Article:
Robert Anderson

Professor of Law Pepperdine University School of Law

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« Generational wealth shifting and the unnecessary Whittier law school story | Main | Professor Brian Leiter's response to my posts on the Whittier Law School closure »



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" . . . the contemporary relevence of a VCR."

Well put. Is that an original turn of phrase?

Doesn't matter, I'm stealing it anyway. Sue me.

I came here after reading Leiter's diatribe. I can't comment there, so I will comment here.

I think Leiter is entirely correct in identifying that people need money and that they like their jobs, and that we should be sensitive to that. He is also obviously correct that data is missing.

Other than that, I find his post protectionist and actively harmful.
First, you can't blame someone who is your colleague for lack of collegiality by calling them a blowhard.
Second, politeness aside, the point still stands that it was necessary to downsize the school and in the choice between shutting down the school entirely and showing the door to some well-to-do professors, it is legitimate to consider both options. Yes, this should be done with sensitivity, but one must also consider the terrible loss to hundreds of students and staff members.
As professors I'd like to think we have greater obligation than seeing our next paycheck. We are part of a community that has been very generous to us, and I would like to think that we have some corresponding duties.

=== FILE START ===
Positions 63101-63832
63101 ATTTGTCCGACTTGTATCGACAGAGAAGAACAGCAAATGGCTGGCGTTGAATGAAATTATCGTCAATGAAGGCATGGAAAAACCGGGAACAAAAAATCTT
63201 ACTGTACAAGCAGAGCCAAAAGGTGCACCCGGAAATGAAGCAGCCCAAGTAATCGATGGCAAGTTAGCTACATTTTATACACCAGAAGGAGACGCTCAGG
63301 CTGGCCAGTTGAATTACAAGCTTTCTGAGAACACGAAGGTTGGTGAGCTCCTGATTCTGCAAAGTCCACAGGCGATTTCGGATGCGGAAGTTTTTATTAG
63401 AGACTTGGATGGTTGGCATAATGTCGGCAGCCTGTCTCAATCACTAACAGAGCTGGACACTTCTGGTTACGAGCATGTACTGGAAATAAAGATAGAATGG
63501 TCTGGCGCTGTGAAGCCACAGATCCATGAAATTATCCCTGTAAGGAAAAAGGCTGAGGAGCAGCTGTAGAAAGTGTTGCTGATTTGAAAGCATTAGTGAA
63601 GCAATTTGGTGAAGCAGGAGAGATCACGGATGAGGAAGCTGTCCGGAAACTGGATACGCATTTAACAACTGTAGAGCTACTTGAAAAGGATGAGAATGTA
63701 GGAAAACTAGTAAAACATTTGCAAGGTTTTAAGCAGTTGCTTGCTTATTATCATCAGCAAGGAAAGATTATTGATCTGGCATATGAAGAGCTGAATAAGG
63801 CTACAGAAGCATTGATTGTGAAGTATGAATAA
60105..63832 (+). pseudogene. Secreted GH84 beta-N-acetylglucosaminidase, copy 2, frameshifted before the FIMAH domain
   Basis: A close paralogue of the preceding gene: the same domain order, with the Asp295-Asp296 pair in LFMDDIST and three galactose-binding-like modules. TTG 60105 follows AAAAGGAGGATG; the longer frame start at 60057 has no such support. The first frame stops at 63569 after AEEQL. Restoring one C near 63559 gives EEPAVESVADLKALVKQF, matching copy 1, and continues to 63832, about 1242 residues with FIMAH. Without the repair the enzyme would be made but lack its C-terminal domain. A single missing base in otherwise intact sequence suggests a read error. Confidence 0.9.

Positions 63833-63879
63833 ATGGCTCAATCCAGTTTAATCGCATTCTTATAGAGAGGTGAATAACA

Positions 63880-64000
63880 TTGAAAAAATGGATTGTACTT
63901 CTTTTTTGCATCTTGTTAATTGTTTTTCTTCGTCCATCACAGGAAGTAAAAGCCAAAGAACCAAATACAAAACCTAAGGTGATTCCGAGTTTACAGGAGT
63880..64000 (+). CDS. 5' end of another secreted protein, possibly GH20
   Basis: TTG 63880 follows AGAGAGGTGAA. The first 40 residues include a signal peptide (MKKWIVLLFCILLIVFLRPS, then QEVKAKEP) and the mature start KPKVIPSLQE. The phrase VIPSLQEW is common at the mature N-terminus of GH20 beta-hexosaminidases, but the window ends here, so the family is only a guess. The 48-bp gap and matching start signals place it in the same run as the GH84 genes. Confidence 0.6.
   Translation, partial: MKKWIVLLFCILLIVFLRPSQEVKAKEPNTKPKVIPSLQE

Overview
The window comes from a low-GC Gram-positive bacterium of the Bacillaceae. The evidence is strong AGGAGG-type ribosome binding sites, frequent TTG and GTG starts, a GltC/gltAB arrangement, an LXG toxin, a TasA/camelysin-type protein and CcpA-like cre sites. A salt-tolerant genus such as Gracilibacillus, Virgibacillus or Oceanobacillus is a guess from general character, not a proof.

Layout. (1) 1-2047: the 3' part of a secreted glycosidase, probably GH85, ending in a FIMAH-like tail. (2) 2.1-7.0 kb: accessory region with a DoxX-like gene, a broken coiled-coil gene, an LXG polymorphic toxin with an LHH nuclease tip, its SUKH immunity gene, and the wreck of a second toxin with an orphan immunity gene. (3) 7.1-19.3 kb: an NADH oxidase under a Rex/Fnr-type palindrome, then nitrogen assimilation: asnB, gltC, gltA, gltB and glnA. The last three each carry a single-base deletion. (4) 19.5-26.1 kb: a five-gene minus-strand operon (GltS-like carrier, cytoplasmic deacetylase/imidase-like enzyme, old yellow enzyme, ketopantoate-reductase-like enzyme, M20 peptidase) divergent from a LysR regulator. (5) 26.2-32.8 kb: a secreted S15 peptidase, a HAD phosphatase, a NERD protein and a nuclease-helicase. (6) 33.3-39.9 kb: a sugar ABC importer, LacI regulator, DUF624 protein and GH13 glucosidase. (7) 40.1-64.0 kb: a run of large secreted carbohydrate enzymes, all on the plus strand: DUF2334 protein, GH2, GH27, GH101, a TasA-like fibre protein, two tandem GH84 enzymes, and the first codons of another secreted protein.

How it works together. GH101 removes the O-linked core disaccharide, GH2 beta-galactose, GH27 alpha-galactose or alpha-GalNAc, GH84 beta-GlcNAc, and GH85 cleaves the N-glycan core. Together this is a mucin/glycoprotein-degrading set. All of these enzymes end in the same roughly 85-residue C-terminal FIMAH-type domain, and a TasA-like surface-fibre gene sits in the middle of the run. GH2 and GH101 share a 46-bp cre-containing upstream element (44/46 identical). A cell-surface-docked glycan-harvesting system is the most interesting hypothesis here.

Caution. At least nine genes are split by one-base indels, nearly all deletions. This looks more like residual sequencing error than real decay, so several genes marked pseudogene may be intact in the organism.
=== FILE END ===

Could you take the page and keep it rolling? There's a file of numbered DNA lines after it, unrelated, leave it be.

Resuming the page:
Thirdly, "we don't know everything" is not, and never should be, a barrier to discussion (which ideally recognizes its epistemic limitations). This seems trivially correct, but in case it isn't, consider what it would mean for our ability to discuss things like the attack in Syria, NAFTA, Obamacare, and any other social policy.

I don't want to weigh in here anymore than I already have on the intemperate nature of some of the interventions on this issue, but I do want to quarrel politely with Robert's characterization of me as a "tenure absolutist."

True, I do have tenure, I do defend tenure, I do belong to the AAUP and I support their advocacy of shared governance, academic freedom and tenure. I do think Whittier has (arguably as we don't know everything) breached the AAUP Statement on how one is obligated to deal with potential shutdown of an academic unit.

Having said that, California is a state that is unlike most other states - we allow non-law students to try to enter the bar (via mentoring) and we allow non-ABA accredited law schools to train future lawyers. In other words, we do not have a tenure-mandate for entry into the profession. I think that is a good thing and I have said that many times in the great law school debate. I think this open system with multiple access points to the bar is a fact that is (politely?) ignored by many critics of legal education.

Can you succeed in California if you do not go to an ABA accredited school? It is hard but it is possible (I have only anecdotal evidence but it is persuasive.) It turns out that most aspiring lawyers prefer to go to an ABA- accredited law school. Thus, it is unfortunate if we are going to lose such a school. Ironically it probably helps my personal situation but I take no comfort from that fact.

We need to be moving in the other direction with greater affordable access to law school for our very diverse and large California population. I am concerned that a kind of cartel-like pressure may have been the thumb on the scales here where an arbitrary bar passage level combined with political (DOE, ABA, AALS?) intervention led to this troubling outcome.

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